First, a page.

Good Character Traits of A Scientist

I appreciated watching an episode of Murdoch Mysteries (Concocting a Murderer) which showcased character traits of a good scientist. When a murder case is reopened, Detective Murdoch and the coroner, Ogden, are faced with the possibility that they sent an innocent man to prison. In the late 1800s , they had used a flame test to provide evidence that cocoa from the suspect’s home contained the poison thallium.

The case is reopened twelve years later when another investigator realized that the tin containers used at the time of conviction contained traces of copper, which like thallium could also have produced a green flame. Spectroscopes, which were now available, could distinguish between the hues produced by the two elements.

It was nice to see Ogden’s modesty and self-scepticism, two essential character traits in a person doing anything from coronary work to medical diagnosis and from detective cases to analytical chemistry.

concoctingWith the help of her assistant, Ogden was testing herself to determine if, from the flame-test alone, she could discern the green hue of copper from that of thallium. For a while it seemed she was flawless until she inadvertently was given a sample of barium. She mistook it for copper.

Rebecca James( Assistant): I didn’t mean to trick you, Doctor.

Ogden: No it’s all right. I know you didn’t mean to.

Murdoch: But barium was never part of the investigation!

Ogden: Yes, but that’s not the point. Today I didn’t consider barium just like twelve years ago I didn’t consider copper. It’s possible that I “saw” thallium because I was looking for thallium.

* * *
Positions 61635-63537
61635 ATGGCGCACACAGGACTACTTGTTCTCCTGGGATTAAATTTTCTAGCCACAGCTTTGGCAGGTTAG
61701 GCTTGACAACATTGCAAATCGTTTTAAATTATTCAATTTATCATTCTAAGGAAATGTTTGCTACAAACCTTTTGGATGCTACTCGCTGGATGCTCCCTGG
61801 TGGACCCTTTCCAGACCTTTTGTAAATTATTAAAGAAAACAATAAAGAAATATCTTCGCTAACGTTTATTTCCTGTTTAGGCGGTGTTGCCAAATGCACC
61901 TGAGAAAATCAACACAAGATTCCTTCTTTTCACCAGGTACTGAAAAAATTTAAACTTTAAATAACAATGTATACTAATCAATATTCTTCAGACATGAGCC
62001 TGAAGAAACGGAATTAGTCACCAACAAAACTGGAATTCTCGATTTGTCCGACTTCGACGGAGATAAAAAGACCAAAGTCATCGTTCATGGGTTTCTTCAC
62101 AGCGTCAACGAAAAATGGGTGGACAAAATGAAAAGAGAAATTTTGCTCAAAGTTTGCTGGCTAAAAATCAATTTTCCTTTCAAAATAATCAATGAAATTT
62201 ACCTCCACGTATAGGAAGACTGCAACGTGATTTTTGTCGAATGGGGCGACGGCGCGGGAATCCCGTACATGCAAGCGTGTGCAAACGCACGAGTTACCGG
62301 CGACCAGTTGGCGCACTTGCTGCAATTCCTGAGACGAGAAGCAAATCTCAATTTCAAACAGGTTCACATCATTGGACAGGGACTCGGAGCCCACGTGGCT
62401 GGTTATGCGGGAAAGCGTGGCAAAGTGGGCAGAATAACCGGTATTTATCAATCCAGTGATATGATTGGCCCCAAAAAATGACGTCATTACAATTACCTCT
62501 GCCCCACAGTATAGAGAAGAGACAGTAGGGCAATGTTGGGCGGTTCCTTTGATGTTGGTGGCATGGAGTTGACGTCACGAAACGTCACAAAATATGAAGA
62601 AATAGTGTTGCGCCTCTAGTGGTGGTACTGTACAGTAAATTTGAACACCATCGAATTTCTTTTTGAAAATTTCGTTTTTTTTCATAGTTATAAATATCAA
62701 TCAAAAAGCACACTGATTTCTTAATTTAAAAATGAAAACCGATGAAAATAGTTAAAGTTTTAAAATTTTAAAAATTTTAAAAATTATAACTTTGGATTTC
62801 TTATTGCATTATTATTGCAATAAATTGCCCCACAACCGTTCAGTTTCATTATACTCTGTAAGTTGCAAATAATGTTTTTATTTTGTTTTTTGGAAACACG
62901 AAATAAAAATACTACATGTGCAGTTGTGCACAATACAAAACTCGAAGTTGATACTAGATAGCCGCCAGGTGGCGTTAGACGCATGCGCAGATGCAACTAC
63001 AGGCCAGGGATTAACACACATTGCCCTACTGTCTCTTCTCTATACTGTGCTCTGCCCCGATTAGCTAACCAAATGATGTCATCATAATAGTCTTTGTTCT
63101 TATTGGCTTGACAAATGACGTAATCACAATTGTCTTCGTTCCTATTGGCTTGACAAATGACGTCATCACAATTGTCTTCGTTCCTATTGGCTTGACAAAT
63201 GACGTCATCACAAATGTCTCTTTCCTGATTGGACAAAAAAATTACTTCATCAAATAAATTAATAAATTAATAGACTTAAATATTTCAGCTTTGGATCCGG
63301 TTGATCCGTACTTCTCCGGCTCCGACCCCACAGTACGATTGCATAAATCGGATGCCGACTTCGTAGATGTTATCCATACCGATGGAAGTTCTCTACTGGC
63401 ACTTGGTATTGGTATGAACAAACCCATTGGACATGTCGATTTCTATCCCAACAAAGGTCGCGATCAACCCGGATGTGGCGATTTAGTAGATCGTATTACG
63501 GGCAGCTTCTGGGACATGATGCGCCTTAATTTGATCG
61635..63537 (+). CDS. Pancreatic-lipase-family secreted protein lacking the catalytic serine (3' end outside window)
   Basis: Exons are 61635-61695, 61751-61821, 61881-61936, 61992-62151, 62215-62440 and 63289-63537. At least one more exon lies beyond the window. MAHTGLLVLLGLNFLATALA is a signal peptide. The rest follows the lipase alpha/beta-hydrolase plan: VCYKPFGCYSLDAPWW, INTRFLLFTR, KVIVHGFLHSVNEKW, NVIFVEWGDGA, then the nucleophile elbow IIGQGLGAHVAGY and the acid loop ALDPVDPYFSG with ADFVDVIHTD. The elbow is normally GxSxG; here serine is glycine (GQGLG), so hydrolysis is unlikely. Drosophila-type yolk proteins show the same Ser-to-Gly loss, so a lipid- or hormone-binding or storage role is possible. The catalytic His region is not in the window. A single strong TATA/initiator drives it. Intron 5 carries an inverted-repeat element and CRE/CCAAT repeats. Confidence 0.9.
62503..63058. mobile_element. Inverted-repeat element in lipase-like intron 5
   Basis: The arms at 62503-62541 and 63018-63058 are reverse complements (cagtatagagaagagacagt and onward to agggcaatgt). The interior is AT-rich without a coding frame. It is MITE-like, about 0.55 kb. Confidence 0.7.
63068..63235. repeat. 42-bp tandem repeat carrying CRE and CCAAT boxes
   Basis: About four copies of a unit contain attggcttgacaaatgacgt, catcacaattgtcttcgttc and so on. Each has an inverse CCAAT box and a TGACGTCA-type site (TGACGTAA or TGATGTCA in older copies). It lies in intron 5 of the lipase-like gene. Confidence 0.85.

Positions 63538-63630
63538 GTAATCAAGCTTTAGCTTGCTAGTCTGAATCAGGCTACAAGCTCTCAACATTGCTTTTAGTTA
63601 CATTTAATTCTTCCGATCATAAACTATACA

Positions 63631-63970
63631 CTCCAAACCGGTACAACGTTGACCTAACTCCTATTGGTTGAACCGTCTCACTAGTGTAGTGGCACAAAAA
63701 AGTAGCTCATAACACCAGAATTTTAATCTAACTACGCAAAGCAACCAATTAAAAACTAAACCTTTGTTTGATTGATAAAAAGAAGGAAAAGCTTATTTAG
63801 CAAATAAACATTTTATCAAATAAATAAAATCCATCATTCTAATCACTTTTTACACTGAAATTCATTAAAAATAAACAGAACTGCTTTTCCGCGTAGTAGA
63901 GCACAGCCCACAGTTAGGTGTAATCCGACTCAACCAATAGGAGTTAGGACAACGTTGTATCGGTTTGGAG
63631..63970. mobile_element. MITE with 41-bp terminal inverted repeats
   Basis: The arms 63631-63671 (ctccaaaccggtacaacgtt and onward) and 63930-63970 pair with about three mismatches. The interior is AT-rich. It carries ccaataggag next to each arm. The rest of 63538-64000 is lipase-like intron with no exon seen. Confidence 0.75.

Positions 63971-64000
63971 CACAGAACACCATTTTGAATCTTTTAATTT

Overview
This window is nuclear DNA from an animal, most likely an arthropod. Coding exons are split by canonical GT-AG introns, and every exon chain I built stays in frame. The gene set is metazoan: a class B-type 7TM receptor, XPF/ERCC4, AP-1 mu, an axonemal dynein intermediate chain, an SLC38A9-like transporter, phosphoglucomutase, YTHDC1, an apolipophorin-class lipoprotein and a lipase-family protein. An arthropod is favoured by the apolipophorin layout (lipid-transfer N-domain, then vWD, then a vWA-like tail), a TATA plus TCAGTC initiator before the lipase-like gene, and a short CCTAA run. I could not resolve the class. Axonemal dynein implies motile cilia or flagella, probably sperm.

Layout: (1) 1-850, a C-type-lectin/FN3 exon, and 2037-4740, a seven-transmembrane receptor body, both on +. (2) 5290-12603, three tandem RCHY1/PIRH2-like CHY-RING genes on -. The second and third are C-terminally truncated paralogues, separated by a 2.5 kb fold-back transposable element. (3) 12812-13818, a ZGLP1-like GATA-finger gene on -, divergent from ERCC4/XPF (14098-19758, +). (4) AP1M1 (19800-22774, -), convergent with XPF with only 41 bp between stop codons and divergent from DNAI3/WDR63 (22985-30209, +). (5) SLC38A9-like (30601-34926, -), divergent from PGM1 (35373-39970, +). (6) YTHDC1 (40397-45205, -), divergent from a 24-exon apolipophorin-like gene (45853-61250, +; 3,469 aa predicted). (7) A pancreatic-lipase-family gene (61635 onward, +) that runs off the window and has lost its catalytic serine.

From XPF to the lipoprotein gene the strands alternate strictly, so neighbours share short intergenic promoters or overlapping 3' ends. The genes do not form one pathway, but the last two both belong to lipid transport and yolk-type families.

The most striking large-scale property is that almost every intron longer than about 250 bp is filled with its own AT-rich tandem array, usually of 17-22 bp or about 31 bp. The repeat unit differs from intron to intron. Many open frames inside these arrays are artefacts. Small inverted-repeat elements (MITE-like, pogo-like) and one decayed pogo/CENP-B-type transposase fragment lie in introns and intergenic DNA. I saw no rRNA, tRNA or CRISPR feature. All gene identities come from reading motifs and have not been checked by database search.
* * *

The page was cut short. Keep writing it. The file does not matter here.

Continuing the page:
Murdoch: So it’s possible we sent an innocent man to prison!

I was reminded of that effect just this morning when in dim light I was looking for a brown marker in my tool cabinet. For a split-second the shank of a drill bit was perceived as a marker’s butt-end.

Later in the episode when they used a spectroscope to look at the emission spectrum, it turned out that both thallium and copper were present in the cocoa. The strong and sole green line from thallium, which results from the electron-transition of an excited atomic state to a lower energy level, has a slightly longer wavelength than the trio of blue-green/ green lines of copper

CuTl.JPG
From top to bottom the emission spectrum of copper followed by that of thallium’s solo green line. Two sources for each element are included.

 

I was slightly disappointed that, perhaps to simplify matters for viewers, they presented the following as the combined spectrum of thallium and copper, omitting three green lines of the latter. combinedMurdoch also refers to the green line of copper as being to the right of thallium’s. Is that correct? Yes. The view is merely upside down from the spectra I used above. In both cases, thallium’s green line is in between that of copper’s green line of longer-wavelength and its pair of yellow lines.

But that minor error is far less important than the good practices and traits that they portrayed to a wide audience. It’s reminiscent of what the late Umberto Eco, a humanist, wrote about science:

Science does not advocate that what’s new is therefore right. On the contrary it’s based on the principle of fallibilism—science progresses by correcting itself, disproving its hypotheses by trial and error–science is the good philosophy that ought to be taught in schools.

 

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